10. Wachovia: Profits Drive Banks to Grids • Factors leading to cloud adoption are different from pharmas because individual parts of the bank can pay for access. The result is a very different dynamic • Clouds help parts of a bank make money • With Grids, IT groups showed that could run risk analysis rapidly. Different groups wanted to run risk analysis on additional types of investments and make more money. • One response to SaaS is to build internal “Seed Clouds” and let internal groups use it like SaaS. • Regulations don’t address clouds well. Source: Wachovia presentation, OGF 26 Enterprise session.

  11. Clouds push Banks to “All-Inclusive” IT • To respond to SaaS, bank IT groups are exploring models where a range of services are provided for one charge • This is a clear move away from per unit billing and a move to all-inclusive charges • Also, IT only charges for the overhead (extra employee), not the full HW/SW costs! • Economic drivers for bank IT group are really: • Speed to market • Reducing opportunity costs (missed opportunities) or improving ability to find new business chances Source: Wachovia presentation, OGF 26 Enterprise session.

  12. Chevron and Collaborative Environments for Oil and Gas • The next generation control room will provide a collaborative work environment for operations to make better decisions based on much enhanced Situational Awareness. • Cloud computing and Virtual Environments are helping to provide a contextual view of the operating plant • Oil and gas firms can derive actionable information from multiple data sources and thereby laying a foundation for a proactive/predictive operating philosophy where “ in the moment” situational awareness impacts safety, reliability and overall performance. Kevyn Renner, Chevron Global Manufacturing, “Next Generation Control Room: “In the Moment” Situational Awareness Drives Better Decisions.” NPRA Plant Automation and Decision Support Session.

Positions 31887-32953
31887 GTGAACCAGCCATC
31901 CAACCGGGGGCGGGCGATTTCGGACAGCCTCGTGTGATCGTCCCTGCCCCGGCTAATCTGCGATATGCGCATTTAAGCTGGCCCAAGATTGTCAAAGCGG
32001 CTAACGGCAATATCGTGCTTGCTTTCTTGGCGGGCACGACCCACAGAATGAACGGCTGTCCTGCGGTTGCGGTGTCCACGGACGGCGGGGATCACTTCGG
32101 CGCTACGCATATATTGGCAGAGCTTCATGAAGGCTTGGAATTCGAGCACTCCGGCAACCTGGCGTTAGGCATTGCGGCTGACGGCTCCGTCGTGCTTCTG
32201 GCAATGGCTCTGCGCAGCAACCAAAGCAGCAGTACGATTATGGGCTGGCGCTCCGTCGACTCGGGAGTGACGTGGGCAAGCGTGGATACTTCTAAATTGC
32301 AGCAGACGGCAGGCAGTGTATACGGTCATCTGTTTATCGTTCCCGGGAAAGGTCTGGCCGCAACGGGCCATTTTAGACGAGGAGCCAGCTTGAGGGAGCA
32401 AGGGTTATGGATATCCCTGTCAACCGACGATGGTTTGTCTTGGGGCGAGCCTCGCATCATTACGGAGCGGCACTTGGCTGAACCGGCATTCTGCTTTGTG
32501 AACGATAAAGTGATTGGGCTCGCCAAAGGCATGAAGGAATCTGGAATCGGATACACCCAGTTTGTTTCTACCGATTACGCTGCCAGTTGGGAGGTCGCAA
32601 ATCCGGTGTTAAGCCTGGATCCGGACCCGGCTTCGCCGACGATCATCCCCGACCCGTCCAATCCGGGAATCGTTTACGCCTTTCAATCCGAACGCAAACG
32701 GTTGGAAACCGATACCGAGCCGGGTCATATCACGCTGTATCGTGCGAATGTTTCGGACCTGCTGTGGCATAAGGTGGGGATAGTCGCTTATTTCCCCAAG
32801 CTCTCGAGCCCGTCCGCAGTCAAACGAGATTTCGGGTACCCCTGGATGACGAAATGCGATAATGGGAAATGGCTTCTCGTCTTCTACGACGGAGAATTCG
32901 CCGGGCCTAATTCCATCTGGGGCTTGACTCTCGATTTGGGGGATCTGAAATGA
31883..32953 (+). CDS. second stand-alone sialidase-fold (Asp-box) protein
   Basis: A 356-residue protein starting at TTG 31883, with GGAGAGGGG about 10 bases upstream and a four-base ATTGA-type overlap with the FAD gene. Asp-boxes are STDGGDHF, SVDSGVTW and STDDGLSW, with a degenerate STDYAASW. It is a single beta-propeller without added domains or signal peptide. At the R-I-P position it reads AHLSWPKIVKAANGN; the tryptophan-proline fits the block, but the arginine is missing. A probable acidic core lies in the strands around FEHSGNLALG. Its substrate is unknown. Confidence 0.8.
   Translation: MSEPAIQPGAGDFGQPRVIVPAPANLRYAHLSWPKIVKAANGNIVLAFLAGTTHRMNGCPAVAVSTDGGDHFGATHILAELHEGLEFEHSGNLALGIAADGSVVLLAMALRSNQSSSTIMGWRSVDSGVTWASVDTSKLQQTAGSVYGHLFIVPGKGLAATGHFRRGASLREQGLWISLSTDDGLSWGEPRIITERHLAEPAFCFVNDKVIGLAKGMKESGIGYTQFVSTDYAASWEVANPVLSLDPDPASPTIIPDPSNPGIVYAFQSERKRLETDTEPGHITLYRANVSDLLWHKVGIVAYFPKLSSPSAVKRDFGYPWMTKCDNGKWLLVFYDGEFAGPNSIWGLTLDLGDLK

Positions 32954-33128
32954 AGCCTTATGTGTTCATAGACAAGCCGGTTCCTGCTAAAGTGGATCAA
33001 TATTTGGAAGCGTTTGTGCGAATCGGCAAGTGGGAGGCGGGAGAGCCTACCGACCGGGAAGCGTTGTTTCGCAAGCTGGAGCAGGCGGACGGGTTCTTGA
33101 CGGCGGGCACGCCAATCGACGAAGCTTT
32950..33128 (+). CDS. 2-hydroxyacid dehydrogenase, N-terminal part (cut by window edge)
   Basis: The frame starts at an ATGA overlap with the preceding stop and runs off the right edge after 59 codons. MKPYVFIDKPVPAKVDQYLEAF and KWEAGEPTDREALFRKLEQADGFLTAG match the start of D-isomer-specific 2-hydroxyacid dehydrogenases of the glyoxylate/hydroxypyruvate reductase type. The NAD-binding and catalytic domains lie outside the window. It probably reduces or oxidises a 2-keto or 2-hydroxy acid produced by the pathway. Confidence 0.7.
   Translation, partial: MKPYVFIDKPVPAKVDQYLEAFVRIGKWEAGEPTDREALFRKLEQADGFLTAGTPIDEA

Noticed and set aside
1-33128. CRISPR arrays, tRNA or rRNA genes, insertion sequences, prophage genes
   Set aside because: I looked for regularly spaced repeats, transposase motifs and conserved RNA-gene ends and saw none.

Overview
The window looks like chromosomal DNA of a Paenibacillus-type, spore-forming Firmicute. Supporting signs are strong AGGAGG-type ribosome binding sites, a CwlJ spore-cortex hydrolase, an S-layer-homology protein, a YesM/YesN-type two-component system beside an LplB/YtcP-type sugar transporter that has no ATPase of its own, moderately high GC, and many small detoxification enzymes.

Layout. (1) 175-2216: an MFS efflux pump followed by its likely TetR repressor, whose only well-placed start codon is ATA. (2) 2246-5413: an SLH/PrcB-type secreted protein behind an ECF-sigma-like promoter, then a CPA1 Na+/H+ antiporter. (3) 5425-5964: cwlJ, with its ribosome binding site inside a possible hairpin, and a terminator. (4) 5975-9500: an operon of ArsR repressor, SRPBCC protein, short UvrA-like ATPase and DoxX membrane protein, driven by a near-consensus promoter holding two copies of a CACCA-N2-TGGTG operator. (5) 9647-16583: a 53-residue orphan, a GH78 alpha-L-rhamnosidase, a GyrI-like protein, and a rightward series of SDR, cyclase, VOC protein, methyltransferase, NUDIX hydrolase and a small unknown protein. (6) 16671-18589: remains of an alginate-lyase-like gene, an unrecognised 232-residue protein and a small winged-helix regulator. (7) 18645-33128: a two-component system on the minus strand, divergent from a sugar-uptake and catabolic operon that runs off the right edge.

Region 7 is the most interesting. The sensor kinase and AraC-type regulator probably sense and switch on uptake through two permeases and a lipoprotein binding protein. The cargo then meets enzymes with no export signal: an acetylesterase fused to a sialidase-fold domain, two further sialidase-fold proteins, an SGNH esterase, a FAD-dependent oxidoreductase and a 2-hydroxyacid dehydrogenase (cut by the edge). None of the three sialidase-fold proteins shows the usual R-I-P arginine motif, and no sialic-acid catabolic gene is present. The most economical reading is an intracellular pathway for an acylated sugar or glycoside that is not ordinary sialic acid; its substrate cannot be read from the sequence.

13. Chevron Models Well Data using Large Computing Grids Source: Rick Morneau, Talk at WITSML Paris, 16-May-2007.

  14. Internal vs. External Costs and Clouds • Internal Liability – What if Scientist pushes the wrong button and runs up astronomical costs? • Process controls to "launch" a grid application externally. There need to be controls so a user can’t push the wrong button and end up paying a substantial external charge. • Legal Issues delay decision making when external contracts are required, as do compliance issues. This takes too long. • Setting up external relationships often means internal resources are moving $$$ around between different pockets – very inefficient. • An External Service Provider requires external payments – cold hard cash, when organization wants to restrict external costs. Source: GlaxoSmithKline presentation, OGF 26 Enterprise session.

  15. Conclusions • Economic drivers will push clouds internally in pharmas and banks, largely for overflow calculations and short-term calculations. • External clouds can quickly spin up “tailored environments.” • Internal clouds can address regulatory limitations and need to control information (security issue). • Banks can reduce missed opportunities, broaden risk analysis. Result is improved earnings and risk management, faster speed to market. • Legal considerations may push for “all-inclusive” charges for specific types of services.